“Can’t tone deaf be, like, a brand though?” muses Danni Sanders (Zoey Deutch) within the first five minutes of Not Okay. It’s clear from the start that Danni is supposed to be one of “those” zillennials. She’s desperate to be known, for popularity and for fame by simply being herself online. It’s the era of the Instagram Influencer and Danni wants a piece of that pie, no matter what it costs.
Danni is a writer for a website called Depravity, but she isn’t nearly as successful as her coworkers. She decides to fake an acceptance to a writer’s retreat in Paris to impress Colin (Dylan O’Brien), an Instagram Influencer who also works at Depravity. In actuality, Danni is holed up in her apartment in Bushwick with Photoshop on her laptop. She posts fake pictures on her Instagram page about the glamorous life she’s supposedly leading in Paris. Her lie spirals out of control when one of her fake posts places her near a terrorist attack.
Deutch and O’Brien are very good at playing insufferable, narcissistic influencers. O’Brien’s Colin seems to exist only in clouds of vape smoke and speak only in internet cliches, and some may find these characters too grating to put up with over the course of a full movie.
Not Okay is a bit like the New York spiritual sister of Ingrid Goes West, but more than that, it’s an interesting look at what social media has done to us as a society. The endless scrolling, the hyperfixation of getting “likes,” and the need to be the center of the narrative have greatly impacted our ability to process major events. Everything is distilled into content that breeds more content, until the output is so distorted it’s impossible to remember where the narrative began. Our collective traumas are turned into internet fodder. The game-ification of social media has created a blockage of meaning. Social media is meant to be distracting, yet it’s the main news source for so many people. Tragedies are headlines that are scrolled past to get to the cute dog videos.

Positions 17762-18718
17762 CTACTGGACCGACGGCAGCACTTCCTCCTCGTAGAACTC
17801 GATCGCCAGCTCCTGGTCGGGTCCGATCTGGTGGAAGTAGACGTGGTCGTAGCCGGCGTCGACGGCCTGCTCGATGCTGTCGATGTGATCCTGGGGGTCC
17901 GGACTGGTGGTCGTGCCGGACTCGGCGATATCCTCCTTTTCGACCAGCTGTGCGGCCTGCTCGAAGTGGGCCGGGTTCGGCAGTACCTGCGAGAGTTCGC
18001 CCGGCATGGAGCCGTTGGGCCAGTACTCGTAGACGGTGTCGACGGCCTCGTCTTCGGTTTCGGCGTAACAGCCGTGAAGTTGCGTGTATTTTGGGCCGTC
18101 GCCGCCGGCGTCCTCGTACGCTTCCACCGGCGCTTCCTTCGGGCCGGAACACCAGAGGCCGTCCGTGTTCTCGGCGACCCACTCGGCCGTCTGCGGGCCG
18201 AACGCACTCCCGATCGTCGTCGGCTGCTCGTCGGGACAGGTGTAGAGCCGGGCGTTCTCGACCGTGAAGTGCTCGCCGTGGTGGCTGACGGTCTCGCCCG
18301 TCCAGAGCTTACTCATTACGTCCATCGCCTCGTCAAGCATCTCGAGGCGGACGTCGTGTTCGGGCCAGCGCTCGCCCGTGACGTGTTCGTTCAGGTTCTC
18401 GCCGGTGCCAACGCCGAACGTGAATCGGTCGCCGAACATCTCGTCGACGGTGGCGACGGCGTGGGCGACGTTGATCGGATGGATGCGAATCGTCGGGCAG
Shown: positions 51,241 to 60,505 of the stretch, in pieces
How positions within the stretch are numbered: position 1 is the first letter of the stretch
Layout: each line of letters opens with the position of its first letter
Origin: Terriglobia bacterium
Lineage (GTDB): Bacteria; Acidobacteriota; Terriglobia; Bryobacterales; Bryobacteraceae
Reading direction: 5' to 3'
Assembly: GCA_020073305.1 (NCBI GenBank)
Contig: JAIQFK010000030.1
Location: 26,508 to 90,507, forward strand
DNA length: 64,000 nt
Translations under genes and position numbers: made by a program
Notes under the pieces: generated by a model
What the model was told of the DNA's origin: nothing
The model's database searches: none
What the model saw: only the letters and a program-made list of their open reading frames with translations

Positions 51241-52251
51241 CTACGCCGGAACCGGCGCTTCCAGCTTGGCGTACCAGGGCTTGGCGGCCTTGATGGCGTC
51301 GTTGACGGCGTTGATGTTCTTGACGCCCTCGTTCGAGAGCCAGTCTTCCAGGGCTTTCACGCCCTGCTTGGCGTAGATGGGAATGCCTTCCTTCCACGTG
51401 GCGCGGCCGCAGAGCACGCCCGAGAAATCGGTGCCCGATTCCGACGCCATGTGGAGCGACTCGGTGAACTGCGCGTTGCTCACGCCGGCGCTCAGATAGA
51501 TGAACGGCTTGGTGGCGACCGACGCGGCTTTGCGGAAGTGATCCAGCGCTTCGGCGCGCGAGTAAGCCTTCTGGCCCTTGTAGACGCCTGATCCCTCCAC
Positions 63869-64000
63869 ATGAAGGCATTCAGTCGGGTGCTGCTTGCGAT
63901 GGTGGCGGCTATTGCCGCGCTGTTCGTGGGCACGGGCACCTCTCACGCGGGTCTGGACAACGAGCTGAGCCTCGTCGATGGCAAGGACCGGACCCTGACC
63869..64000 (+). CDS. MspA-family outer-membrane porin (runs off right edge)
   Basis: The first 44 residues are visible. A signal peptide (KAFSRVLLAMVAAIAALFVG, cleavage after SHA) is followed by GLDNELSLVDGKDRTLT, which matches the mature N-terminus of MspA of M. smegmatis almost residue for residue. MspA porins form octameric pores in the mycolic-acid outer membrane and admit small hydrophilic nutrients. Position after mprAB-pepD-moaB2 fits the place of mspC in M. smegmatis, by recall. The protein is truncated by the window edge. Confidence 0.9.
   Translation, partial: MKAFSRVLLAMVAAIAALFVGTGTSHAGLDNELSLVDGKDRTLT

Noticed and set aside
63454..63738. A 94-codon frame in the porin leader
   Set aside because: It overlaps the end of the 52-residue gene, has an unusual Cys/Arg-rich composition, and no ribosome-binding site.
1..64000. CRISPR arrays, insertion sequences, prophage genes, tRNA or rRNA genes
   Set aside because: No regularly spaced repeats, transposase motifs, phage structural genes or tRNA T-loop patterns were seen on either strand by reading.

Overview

Where does that leave society? Sure, Danni’s fake experience of living through a bombing is greatly and comedically exaggerated, but it’s not outside the realm of possibility. The need to be famous is inherent in humanity, but the world of social media has made fame seem more achievable to more people, for better or worse. That’s not to say social media is not without its positives. The connectivity and sense of community that come from the internet are unmatched, but it’s time we reckon with the consequences.
Not Okay is not an easy film to classify. It doesn’t fall firmly in the absurdist comedy genre it begins as. Instead, the movie addresses genuine, serious anger about the state of gun violence in the United States through the character of Rowen (Mia Isaac). She is a survivor of a school shooting who meets Danni in a survivor support group. Danni sees Rowen as a means of upping her social media cred, and it takes her far longer than it should to realize how much her lying affects Rowen’s experiences. The further Danni immerses herself in this lie of being a recovering survivor, the further the film twists into a genuine critique of American society.
The finale is a spoken word poem by Rowen at her school’s talent show. Danni attends because she’s hoping to make amends with Rowen and apologize for the months she spent lying. As Danni sits in the crowd, she listens to Rowen’s poem about how Danni, a white woman, co-opted and stole Rowen’s, a Black girl, words for her own superficial gain. It’s the film’s most poignant moment, delivered incredibly by Isaac. The audience doesn’t get to hear a rebuttal or a reply from Danni. Just applause and encouragement for Rowen. Having Danni speak again or try to claim a part of the spotlight again would be antithetical to Rowen’s poem.
Not Okay, like Zola before it, is about the white women who harness their whiteness as a weapon. Danni “survives” a bomb and has countless media outlets vying for the chance to tell her story. Rowen lives through a school shooting and single-handedly plans grassroots marches against gun violence. Not Okay is a deceptively scathing look at whose tragedies are told and whose are scrolled past.